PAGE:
You may not remember Rob Schneider's cinematic triumph, The Animal (consider yourself lucky), but David Manning of Connecticut's The Ridgefield Press deemed it "Another Winner!" From 2000-2001, Manning was Columbia Pictures' biggest fan: his raves appeared on posters and ads for their films A Knight's Tale, Hollow Man, and The Forsaken. The problem? No one named David Manning worked at The Ridgefield Press, and the reviews from which his quotes were clipped didn't exist.

While reporter John Horn was investigating the world of movie junket journalism, he noticed that none of the reporters regularly on the circuit knew Manning. Horn decided to contact The Ridgefield Press. No one at the small weekly had ever heard of Manning, let alone published anything under his byline. In a June 2001 story for Newsweek, Horn revealed that Manning was the creation of a marketing executive at Sony, Columbia Pictures' parent company, who had fabricated the quotes.

Sony pulled the ads, but insisted that their right to publish them was protected by the First Amendment. Yet when moviegoers filed a lawsuit against the studio, a Los Angeles judge rejected the free speech defense. Sony was ordered to pay a $1.5 million settlement—and agreed to a $5 refund for any dissatisfied customers who saw certain films hyped by Manning—and the executive's identity was never made public.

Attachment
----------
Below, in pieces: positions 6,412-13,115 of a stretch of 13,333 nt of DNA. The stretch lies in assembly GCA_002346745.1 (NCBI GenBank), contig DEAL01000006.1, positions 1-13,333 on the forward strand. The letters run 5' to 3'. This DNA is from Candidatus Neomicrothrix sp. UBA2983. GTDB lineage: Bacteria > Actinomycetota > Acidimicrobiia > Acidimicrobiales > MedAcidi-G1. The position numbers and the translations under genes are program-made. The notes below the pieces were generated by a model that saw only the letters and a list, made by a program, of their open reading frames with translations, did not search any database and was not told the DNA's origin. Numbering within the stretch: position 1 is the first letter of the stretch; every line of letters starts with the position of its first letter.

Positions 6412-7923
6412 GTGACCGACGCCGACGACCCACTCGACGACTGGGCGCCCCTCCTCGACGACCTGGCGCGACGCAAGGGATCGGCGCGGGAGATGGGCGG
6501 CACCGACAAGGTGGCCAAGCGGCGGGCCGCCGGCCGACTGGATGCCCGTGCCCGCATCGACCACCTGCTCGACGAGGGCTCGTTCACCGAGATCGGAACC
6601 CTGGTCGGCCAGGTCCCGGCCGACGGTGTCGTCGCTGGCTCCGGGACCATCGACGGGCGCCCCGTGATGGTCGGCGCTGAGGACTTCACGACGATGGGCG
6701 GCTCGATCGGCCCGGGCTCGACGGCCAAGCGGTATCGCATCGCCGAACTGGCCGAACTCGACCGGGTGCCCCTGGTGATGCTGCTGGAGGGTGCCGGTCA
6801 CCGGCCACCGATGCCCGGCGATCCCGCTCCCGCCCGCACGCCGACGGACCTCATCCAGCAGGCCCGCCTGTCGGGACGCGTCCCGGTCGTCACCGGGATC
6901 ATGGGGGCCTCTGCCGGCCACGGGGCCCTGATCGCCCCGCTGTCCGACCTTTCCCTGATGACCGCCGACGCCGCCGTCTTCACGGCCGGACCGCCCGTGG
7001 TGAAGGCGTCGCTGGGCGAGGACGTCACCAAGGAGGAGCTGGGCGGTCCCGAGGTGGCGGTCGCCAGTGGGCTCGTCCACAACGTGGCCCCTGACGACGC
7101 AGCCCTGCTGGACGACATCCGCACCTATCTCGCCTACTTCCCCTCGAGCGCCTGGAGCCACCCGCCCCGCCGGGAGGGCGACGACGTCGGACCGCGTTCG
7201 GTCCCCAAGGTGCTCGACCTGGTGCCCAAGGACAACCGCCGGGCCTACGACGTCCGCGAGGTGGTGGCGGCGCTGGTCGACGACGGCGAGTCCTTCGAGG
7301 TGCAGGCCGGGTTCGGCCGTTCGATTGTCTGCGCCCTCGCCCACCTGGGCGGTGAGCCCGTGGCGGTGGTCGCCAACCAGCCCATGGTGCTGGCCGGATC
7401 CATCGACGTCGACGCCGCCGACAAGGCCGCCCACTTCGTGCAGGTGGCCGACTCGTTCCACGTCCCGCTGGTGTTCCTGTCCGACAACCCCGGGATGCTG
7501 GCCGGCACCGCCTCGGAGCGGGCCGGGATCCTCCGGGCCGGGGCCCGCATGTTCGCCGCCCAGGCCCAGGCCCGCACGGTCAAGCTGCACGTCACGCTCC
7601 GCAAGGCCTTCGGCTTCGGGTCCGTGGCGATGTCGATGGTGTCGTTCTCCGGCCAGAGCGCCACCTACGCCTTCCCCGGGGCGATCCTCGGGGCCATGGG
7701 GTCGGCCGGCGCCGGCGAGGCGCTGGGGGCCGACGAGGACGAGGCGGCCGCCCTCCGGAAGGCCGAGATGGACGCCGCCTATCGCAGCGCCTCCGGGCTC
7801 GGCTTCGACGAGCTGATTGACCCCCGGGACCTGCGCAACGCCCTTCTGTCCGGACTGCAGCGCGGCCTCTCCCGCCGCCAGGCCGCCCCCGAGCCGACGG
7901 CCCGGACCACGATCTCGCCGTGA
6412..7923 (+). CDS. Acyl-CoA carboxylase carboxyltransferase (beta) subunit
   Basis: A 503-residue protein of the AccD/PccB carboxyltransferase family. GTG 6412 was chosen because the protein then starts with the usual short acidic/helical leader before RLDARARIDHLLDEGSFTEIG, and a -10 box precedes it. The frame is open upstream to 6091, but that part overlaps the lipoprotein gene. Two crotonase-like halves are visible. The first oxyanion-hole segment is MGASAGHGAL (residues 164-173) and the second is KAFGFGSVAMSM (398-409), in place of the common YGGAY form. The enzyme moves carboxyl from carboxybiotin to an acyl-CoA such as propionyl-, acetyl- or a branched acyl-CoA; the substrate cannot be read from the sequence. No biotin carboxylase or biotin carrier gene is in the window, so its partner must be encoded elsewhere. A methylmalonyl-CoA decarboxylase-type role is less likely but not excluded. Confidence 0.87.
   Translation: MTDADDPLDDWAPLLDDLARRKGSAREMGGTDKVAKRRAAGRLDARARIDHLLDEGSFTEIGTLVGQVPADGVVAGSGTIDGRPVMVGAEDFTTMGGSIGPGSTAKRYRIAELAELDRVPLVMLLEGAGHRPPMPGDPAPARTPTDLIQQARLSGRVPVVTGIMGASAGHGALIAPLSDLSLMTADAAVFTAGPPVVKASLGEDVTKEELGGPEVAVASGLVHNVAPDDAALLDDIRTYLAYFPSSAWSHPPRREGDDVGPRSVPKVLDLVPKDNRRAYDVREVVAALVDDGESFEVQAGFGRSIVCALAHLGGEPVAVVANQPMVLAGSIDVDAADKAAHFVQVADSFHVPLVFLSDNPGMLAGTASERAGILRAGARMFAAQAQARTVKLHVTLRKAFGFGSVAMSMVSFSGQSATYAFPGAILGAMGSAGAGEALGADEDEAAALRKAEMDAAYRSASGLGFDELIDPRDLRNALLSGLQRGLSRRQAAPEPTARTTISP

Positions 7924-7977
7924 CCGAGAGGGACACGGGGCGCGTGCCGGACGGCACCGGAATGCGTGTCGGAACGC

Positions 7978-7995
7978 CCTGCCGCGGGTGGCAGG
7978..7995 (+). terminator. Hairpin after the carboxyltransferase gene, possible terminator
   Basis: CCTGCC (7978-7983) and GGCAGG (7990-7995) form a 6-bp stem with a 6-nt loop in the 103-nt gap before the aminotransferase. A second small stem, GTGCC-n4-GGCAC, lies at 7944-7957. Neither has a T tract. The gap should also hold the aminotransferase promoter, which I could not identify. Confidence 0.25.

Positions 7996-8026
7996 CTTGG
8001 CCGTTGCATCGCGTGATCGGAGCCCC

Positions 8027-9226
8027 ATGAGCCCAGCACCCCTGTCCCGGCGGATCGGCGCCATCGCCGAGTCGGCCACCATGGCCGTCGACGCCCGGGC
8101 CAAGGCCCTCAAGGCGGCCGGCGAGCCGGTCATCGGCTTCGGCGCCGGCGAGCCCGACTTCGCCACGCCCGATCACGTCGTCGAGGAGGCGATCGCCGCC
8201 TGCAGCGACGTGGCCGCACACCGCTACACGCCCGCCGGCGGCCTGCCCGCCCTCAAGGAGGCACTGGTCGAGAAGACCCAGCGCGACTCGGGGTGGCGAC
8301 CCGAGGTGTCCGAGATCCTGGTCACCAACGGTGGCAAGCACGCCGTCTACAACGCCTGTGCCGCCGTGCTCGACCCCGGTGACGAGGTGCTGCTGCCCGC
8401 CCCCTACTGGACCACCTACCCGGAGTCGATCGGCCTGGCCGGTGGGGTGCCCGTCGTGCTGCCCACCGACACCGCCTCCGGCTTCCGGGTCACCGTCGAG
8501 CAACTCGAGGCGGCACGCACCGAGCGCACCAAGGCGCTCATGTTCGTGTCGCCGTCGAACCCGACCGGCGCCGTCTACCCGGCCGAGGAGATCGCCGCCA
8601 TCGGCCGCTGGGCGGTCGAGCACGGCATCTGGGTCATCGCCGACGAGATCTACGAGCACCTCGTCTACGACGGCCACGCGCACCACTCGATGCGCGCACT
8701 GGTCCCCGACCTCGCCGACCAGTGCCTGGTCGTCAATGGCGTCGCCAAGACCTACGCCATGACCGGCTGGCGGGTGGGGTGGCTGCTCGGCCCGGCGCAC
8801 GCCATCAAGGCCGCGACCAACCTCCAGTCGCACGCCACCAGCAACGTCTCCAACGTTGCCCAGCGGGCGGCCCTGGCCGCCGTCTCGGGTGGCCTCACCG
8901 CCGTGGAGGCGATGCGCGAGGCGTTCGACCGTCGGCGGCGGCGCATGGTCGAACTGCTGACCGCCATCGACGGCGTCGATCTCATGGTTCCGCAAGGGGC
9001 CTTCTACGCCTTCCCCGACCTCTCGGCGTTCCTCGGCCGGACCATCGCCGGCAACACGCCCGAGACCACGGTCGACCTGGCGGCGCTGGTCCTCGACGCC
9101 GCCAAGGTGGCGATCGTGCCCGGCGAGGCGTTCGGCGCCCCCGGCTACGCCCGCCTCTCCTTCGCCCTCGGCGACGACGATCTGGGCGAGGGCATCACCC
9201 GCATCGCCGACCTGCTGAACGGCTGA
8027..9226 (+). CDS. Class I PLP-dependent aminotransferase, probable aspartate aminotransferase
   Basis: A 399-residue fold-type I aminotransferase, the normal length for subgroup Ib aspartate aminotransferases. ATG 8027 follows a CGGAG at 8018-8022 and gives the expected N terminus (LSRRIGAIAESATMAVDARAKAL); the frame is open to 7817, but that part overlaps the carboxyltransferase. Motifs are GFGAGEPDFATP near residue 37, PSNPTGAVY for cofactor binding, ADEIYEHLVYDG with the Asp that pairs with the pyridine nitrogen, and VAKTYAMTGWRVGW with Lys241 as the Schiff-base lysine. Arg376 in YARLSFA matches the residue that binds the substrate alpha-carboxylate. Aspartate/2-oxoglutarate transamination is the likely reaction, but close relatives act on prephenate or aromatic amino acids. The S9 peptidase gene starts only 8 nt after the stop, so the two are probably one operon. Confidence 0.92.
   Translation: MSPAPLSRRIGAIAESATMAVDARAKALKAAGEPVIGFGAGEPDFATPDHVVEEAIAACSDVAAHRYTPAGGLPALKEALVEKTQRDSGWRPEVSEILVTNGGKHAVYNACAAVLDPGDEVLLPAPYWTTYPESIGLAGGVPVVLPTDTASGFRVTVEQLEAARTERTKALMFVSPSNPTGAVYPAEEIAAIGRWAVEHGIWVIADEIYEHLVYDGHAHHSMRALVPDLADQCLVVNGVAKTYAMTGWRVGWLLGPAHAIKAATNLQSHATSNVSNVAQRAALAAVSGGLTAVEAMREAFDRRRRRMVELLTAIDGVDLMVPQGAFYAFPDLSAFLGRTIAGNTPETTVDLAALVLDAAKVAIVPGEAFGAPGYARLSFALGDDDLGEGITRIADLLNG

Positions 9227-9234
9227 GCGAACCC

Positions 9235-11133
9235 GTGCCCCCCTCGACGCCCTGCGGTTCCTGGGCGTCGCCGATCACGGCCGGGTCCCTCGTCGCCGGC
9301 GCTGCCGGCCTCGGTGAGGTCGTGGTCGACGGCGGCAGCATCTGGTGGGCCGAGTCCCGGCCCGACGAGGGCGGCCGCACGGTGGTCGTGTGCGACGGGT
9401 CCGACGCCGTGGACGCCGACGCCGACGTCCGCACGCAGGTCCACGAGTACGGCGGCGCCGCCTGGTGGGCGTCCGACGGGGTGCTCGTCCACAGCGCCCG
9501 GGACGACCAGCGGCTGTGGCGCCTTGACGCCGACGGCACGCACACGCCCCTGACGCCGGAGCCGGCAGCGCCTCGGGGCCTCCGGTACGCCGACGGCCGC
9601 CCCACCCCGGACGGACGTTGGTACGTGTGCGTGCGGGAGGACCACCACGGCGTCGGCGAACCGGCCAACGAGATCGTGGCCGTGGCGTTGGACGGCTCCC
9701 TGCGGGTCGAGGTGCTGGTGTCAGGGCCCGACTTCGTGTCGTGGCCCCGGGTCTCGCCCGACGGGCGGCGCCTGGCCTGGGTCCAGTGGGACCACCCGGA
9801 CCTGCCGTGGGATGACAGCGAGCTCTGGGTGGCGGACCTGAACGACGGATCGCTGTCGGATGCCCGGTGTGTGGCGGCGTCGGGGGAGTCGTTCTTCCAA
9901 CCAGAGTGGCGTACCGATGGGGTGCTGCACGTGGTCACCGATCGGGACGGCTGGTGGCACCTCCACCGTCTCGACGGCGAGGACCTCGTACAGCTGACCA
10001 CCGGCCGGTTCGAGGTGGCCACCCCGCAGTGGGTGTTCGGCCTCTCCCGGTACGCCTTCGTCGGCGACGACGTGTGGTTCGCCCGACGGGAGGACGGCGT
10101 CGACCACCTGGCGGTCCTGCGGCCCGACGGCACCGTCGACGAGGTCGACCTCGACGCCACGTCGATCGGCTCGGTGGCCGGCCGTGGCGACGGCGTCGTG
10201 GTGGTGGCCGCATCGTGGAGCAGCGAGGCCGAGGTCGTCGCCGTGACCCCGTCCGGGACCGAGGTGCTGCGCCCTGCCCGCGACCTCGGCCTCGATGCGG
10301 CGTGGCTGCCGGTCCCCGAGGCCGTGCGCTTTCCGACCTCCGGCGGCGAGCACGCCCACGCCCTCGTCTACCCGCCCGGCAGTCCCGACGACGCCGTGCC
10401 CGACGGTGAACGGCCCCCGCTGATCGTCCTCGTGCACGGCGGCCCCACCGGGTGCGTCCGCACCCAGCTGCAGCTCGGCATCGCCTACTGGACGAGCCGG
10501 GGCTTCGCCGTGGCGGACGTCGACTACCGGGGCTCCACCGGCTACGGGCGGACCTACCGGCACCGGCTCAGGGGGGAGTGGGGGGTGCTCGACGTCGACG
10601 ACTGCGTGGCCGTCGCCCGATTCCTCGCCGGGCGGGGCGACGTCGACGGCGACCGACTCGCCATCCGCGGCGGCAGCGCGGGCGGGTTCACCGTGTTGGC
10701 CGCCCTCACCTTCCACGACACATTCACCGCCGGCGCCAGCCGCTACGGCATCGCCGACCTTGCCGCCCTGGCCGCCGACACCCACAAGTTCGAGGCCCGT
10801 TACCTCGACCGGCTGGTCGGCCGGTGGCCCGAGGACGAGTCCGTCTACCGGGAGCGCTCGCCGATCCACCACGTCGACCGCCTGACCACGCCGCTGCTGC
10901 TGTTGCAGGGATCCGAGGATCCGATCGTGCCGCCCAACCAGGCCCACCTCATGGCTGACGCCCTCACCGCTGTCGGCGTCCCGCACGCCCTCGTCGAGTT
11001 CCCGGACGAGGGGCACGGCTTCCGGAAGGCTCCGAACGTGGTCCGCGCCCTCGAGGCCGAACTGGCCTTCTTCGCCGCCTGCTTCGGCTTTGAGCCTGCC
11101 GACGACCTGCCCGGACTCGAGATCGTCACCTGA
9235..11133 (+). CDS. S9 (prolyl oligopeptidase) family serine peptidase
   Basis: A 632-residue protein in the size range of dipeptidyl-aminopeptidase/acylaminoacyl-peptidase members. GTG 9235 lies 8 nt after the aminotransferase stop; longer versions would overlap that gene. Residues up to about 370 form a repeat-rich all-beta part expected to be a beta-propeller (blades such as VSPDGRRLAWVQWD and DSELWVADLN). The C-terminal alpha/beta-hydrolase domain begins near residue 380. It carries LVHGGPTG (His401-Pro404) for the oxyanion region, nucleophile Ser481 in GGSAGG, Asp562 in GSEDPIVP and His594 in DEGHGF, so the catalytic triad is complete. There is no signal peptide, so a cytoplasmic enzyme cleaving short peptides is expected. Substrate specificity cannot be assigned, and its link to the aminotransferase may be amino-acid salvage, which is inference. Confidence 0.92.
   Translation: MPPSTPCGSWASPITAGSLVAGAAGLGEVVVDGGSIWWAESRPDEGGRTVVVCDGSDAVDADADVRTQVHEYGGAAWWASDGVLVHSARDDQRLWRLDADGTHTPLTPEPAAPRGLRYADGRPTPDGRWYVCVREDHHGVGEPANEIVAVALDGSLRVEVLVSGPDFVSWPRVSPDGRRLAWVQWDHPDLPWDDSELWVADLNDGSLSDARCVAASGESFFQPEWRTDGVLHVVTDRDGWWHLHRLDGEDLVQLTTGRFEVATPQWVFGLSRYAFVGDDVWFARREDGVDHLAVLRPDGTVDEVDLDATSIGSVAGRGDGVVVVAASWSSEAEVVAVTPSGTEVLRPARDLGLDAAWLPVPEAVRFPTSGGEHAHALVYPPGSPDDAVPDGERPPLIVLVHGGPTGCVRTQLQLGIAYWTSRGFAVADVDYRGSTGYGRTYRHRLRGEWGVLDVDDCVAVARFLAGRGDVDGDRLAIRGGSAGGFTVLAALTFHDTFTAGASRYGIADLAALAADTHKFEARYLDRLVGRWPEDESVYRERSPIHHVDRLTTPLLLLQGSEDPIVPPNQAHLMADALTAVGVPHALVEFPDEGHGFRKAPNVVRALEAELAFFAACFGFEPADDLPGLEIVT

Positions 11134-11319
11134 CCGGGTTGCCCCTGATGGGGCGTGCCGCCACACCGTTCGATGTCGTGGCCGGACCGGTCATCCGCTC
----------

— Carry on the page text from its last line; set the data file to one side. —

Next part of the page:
MTV's Springer Break 1998

Because it took place during the infancy of the internet, this one requires some backstory. Back in the late '80s and early aughts, MTV relocated from its NYC headquarters to any place with a beach for an entire week. From there, the network would dedicate a week's worth of programming to 8-hour/day live broadcasts of drunk and horny college-age kids dancing, partying, and generally making asses out of themselves on national television. It was called MTV's Spring Break and it was a beautiful, hot mess.

In addition to musical performances, and, uh, fashion shows, Springer Break, a collegiate version of The Jerry Springer Show, was a staple. Springer Break was markedly more dramatic than its host's regular "tasteless talk show." There was something almost painfully salacious about these younger participants, seemingly plucked from an audience of average campus kids, sitting in shorts and spaghetti-straps with the ocean at their backs and the angry sea air whipping at their faces as they confessed "roommate secrets."

Things got very heated during one such segment of "Roommate Confessions," when roommates Matt and Dave got into a fistfight after Matt revealed that he had been sleeping with Dave's girlfriend, Caitlin, who was conveniently seated between the two right there on the Springer Break stage. Tensions were so high that producers insisted the two men leave the set separately.

Yet just as swiftly as their fists flew, Matt, Dave, and Caitlin—three friends from Georgetown University—quickly confessed that it was nothing but a ruse to "get on TV, have fun, whatever." This may seem inconsequential in a post-Catfish, deepfake, "alternate facts" world, but at the time, it was a huge deal. That three, ordinary kids from Long Island, NY could bamboozle one of the biggest names in daytime TV was as audacious as it was inspiring.

Rebecca Linde is a writer and cultural critic in NYC. She tweets about pop culture and television @rklinde.